Get feedback from your client. This is primarily what you will base your recommendations on so that your recommendations are realistic, as required to get full marks for this.

You can e-mail both the application and the video of how it works to give them an idea of how to use it.

Suggested Approaches

A. Arrange to interview your client after they have used your program a little bit.
---> Come up with questions for that interview to get things rolling; try to keep them a bit more specific that just "Do you like your program?"

B. Come up with the questions and e-mail them to your client. Maybe even have them answer according to a 1 to 5 scale. And in this case, you could even use your success criteria as the points they are evaluating you on.

In coming up with your questions, consider

- if you have time run the program with them and watch how they use it and look for any problems with the way they do so

- whether they think you have achieved the various criteria for success - even show the

- things they like best, or don't like

- was it like they expected; how so or how not

- things they would like improved

- ask them about particular ways particular things work

- recommendations for improvement, including how important those requests are, and possibly realistic they would consider them to be from their perspective.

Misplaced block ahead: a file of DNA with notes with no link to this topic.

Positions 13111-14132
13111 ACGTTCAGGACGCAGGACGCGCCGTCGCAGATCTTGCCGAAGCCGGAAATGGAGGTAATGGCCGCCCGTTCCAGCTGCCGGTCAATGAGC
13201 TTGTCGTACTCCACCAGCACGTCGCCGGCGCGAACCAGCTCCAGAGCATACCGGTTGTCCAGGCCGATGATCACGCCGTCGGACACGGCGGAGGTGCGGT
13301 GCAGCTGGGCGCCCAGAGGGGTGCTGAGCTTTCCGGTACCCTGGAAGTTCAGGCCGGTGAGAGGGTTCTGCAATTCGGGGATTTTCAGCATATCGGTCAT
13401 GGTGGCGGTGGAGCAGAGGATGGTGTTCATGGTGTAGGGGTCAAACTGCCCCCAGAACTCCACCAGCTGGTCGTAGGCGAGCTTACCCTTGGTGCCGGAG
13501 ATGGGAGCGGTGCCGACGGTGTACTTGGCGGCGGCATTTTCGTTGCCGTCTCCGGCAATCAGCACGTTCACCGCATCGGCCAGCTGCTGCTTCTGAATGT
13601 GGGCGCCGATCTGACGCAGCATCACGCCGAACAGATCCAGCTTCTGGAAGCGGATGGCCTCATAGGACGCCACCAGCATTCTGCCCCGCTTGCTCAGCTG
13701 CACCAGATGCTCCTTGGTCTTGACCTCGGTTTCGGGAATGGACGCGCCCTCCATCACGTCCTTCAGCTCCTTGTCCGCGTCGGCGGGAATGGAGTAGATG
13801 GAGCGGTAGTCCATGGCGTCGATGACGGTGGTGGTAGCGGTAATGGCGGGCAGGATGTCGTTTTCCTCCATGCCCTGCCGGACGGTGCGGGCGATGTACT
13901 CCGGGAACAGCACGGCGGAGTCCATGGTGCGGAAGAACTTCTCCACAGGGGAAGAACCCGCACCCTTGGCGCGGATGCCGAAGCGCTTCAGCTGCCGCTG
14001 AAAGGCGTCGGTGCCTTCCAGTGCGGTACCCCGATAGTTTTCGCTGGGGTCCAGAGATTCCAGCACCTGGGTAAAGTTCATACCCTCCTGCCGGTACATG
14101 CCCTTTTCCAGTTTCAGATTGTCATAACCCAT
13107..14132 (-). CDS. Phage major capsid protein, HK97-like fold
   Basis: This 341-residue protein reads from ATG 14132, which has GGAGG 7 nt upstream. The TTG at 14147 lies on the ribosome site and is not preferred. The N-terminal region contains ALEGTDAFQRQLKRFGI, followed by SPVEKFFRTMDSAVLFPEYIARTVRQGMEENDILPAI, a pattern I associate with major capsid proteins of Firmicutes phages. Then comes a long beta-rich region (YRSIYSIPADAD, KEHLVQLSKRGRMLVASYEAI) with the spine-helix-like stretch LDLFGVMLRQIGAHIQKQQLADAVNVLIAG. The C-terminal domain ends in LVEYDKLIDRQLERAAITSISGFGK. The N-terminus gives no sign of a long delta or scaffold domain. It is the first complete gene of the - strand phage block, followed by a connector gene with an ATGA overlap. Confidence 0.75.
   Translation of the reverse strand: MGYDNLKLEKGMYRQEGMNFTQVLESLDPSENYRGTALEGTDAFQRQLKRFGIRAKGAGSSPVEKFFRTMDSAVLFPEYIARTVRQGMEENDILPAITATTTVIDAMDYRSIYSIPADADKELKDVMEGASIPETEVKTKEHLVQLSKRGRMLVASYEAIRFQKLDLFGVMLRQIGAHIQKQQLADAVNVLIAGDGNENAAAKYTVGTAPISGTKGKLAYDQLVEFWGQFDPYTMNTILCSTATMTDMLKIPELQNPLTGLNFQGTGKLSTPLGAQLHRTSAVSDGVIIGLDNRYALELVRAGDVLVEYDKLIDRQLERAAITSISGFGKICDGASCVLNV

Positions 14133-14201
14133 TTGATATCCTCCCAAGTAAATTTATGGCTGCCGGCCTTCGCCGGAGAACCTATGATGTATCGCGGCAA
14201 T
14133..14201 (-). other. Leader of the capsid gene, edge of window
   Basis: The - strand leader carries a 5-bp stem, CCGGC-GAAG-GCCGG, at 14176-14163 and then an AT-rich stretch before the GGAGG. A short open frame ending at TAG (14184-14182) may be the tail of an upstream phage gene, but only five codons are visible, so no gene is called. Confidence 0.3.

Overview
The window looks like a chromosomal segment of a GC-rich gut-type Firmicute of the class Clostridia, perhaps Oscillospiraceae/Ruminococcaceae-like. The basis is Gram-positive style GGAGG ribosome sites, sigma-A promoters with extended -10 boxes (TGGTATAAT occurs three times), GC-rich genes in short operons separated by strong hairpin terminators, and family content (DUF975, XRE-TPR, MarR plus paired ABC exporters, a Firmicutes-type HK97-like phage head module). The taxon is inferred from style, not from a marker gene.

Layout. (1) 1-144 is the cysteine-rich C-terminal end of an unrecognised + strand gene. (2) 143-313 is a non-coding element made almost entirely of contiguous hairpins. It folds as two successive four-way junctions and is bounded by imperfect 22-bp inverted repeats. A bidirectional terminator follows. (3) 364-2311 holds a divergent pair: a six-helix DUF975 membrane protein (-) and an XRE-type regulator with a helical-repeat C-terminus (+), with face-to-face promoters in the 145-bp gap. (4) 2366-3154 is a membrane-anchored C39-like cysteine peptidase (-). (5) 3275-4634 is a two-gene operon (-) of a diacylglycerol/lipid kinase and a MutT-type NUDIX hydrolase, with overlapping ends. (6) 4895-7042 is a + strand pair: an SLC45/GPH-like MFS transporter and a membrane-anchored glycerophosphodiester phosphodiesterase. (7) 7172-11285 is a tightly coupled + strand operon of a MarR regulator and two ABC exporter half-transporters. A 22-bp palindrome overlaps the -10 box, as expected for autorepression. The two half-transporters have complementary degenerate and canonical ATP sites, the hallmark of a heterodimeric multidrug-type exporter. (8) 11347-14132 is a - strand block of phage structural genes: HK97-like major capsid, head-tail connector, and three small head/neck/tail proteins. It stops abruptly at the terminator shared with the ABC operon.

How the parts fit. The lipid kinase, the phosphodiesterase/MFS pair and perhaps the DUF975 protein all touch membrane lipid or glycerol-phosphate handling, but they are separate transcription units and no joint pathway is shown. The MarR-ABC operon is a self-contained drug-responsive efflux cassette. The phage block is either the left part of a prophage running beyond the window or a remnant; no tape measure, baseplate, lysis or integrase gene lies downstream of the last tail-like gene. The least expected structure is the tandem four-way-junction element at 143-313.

From the Syllabus

"Recommendations for the future development of the product
The student will use the feedback and the evaluation of the specific performance criteria to recommend possible future developments to the product. These recommendations should explain the benefits of these developments."

5–6 The product is fully evaluated against the success criteria identified in criterion A including feedback from the client/adviser. Recommendations for further improvement of the product are realistic.


Step 4: Recommendations from Client

Best might be a three column table:

Recommendation for Improvement Benefits Why/how Realistic

Or you could do it more in narrative form. But one way or the other, you need to be sure the recommendations are realistic, and there are two people involved in that assessment - you the programmer, and your client as well.

One way to have gotten the conversation of recommendations going with the user is to go over your ***realistic*** extensibility/To Do list with your client to get their feedback on these ideas. This will likely prompt other ideas and recommendations.

****But a BIG THING**** here is you HAVE TO REFERENCE your conversation/interview with your client when you showed them the finished, or almost finished, product. Direct quotes, or footnotes, or something. And that interview needs to appear some place, so why not here, instead of an appendix, and just put a big bold "Interview Does Not Count in Word Count" note by it.


As soon as you can you need to package your program and get it to your client to use and try out. And either at the same time, or shortly after that you need to interview them to find out how they like it, and any improvements they would wish.